CHICAGO (AP) — Manny being Manny has been a positive so far for the Chicago Cubs.
President of baseball operations Theo Epstein praised Manny Ramirez on Friday for his work with the Cubs' minor leaguers in Arizona, and said the former major league star could join Triple-A Iowa next week.
Ramirez signed a minor league deal in May and reported to the team's facility in Mesa to get some at-bats in extended spring training. When Ramirez moves to Iowa, he will be a player-coach for Chicago's top farm club.
"I've gotten unsolicited emails and texts from a lot of the staff down there saying that he's been a breath of fresh air and the best thing that ever happened to the kids down in Mesa," Epstein said before the Cubs' 6-3 victory against the Pittsburgh Pirates. "So I'm really pleased with the impact he's making on the organization.
"Probably sometime next week that he's ready to go to Iowa, but we're not in a rush because he's making an impact with the young kids down there who are getting their first taste of pro ball as well as guys like Jorge Soler, who are there rehabbing. Manny's been a really nice influence so far."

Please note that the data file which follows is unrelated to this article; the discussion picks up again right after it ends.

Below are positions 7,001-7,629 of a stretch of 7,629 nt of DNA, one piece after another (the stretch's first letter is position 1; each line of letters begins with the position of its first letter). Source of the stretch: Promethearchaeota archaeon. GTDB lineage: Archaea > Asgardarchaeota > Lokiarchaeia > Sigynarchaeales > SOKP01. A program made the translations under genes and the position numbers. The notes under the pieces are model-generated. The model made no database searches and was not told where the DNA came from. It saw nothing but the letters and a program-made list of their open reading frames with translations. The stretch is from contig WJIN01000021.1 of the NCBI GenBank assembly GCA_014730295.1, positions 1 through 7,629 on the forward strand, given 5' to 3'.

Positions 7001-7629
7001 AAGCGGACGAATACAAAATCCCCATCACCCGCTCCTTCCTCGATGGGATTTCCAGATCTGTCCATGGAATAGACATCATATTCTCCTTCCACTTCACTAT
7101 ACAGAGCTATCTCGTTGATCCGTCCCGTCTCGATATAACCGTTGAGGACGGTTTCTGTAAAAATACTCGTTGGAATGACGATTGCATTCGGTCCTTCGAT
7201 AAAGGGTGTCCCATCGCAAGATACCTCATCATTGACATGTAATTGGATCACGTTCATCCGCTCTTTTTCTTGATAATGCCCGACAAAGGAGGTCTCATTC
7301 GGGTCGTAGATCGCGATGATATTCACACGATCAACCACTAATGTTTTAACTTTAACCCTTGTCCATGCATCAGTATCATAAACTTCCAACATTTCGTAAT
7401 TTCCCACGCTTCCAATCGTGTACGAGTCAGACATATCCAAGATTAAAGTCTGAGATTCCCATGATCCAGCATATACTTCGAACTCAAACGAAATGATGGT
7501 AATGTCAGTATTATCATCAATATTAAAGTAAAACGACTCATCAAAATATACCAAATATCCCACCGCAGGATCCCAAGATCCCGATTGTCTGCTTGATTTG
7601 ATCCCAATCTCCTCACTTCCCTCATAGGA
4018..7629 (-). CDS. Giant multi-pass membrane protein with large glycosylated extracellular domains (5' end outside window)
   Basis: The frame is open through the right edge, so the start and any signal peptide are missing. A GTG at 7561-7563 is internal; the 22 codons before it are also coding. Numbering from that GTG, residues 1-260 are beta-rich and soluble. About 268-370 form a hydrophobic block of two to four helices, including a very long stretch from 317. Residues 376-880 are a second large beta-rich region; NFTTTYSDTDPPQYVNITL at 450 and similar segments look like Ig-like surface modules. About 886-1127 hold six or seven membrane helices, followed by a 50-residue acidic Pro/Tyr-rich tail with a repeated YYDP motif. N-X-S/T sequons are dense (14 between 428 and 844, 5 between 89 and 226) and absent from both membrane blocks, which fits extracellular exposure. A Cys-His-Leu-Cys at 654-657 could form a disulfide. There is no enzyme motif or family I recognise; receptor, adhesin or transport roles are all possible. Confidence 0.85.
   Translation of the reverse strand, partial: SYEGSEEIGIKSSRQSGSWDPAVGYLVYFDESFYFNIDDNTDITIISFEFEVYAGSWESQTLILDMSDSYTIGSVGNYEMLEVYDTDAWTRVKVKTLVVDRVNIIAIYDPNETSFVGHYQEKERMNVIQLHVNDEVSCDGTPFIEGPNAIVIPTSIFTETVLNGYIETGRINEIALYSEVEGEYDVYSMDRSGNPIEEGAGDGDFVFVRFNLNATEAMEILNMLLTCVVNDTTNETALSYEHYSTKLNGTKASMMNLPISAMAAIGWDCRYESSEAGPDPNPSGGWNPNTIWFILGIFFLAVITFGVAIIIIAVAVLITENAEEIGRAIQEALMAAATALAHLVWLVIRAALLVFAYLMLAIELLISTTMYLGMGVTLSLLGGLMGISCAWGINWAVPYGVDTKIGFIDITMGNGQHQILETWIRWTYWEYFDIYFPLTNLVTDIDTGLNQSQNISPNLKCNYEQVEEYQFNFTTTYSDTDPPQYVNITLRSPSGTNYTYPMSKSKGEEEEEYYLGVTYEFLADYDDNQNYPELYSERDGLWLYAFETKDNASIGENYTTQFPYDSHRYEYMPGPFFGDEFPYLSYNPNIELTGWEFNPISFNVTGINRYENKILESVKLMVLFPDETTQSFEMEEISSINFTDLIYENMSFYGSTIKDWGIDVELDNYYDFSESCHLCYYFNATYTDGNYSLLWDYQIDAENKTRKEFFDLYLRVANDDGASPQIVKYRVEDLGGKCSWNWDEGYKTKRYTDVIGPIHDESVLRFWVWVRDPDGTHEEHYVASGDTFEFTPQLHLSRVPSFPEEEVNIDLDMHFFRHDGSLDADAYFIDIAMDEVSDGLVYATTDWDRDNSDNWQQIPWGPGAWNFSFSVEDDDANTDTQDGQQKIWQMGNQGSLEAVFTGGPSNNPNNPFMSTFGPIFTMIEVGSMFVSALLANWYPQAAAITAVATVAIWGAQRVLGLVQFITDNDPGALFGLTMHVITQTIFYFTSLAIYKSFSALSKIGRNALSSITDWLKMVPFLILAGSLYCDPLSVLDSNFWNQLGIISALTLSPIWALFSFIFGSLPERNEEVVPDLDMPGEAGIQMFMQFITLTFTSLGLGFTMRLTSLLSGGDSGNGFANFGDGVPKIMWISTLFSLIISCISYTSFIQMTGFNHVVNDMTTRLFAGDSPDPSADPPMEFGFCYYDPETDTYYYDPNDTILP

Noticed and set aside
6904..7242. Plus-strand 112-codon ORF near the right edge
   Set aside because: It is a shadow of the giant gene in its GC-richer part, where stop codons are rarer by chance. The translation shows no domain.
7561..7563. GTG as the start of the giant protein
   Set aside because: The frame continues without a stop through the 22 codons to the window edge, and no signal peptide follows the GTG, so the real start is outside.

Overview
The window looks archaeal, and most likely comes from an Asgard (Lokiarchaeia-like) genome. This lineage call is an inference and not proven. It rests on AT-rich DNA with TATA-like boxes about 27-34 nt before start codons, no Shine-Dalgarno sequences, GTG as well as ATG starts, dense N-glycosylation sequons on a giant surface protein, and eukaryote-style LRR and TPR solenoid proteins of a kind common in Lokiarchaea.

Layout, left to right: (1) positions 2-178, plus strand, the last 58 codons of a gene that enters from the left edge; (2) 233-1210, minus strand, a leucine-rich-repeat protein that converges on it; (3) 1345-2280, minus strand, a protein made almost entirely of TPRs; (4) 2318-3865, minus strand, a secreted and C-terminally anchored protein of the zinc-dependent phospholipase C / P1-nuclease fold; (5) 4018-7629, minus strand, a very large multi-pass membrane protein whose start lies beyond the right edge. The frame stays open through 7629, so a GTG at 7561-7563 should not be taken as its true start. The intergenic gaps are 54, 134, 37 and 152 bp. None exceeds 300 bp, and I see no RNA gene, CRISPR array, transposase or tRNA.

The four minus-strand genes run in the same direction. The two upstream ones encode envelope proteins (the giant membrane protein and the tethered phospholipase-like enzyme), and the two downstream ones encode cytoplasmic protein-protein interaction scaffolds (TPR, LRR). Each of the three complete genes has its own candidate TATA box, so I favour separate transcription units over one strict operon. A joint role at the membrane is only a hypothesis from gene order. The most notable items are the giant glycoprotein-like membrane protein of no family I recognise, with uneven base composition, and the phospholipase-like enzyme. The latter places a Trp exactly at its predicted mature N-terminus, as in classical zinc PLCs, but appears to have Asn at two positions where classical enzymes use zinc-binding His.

The 42-year-old Ramirez is a .312 hitter with 555 home runs in 2,302 games covering 19 major league seasons. But the Cubs brought him in to serve as a mentor for some of their young players and insist he is not a candidate for a promotion to the major league club.
The addition of Ramirez was a bit of a gamble for Epstein, who was the general manager in Boston when the enigmatic slugger helped the Red Sox win the World Series in 2004 and 2007.
Ramirez was suspended for 50 games in 2009 while with the Los Angeles Dodgers after testing positive for a banned drug. He retired in April 2011 instead of serving a 100-game ban for a second positive test while with Tampa Bay, but later agreed to a reduced 50-game suspension and played in the minors for Oakland in 2012.
He also has been criticized in the past for lackadaisical play, but Epstein thinks he can be a valuable teacher for Chicago's rich minor league system.
"He's been meeting with the young kids there daily, pulling them aside, talking about hitting, talking about not making some of the same mistakes that he made off the field, really keeping them focused on working hard and having a passion for the game and doing things the right way," Epstein said.